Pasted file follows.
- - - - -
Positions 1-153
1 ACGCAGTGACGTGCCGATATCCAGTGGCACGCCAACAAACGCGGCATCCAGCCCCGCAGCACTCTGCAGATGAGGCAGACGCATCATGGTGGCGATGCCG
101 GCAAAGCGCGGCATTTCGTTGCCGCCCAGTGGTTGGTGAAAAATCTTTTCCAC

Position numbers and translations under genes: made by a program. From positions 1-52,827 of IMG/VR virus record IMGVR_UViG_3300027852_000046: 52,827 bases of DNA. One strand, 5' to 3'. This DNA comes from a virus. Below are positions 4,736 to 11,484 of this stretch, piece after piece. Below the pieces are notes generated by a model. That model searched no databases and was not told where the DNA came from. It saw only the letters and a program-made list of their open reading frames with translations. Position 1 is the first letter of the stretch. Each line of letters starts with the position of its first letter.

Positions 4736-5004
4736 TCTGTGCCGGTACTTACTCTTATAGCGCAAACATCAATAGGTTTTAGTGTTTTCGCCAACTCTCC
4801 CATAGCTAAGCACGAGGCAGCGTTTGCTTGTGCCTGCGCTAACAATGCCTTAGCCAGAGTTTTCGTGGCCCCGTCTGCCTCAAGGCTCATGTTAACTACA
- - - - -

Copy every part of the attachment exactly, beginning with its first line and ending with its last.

Positions 1-153
1 ACGCAGTGACGTGCCGATATCCAGTGGCACGCCAACAAACGCGGCATCCAGCCCCGCAGCACTCTGCAGATGAGGCAGACGCATCATGGTGGCGATGCCG
101 GCAAAGCGCGGCATTTCGTTGCCGCCCAGTGGTTGGTGAAAAATCTTTTCCAC

Position numbers and translations under genes: made by a program. From positions 1-52,827 of IMG/VR virus record IMGVR_UViG_3300027852_000046: 52,827 bases of DNA. One strand, 5' to 3'. This DNA comes from a virus. Below are positions 4,736 to 11,484 of this stretch, piece after piece. Below the pieces are notes generated by a model. That model searched no databases and was not told where the DNA came from. It saw only the letters and a program-made list of their open reading frames with translations. Position 1 is the first letter of the stretch. Each line of letters starts with the position of its first letter.

Positions 4736-5004
4736 TCTGTGCCGGTACTTACTCTTATAGCGCAAACATCAATAGGTTTTAGTGTTTTCGCCAACTCTCC
4801 CATAGCTAAGCACGAGGCAGCGTTTGCTTGTGCCTGCGCTAACAATGCCTTAGCCAGAGTTTTCGTGGCCCCGTCTGCCTCAAGGCTCATGTTAACTACA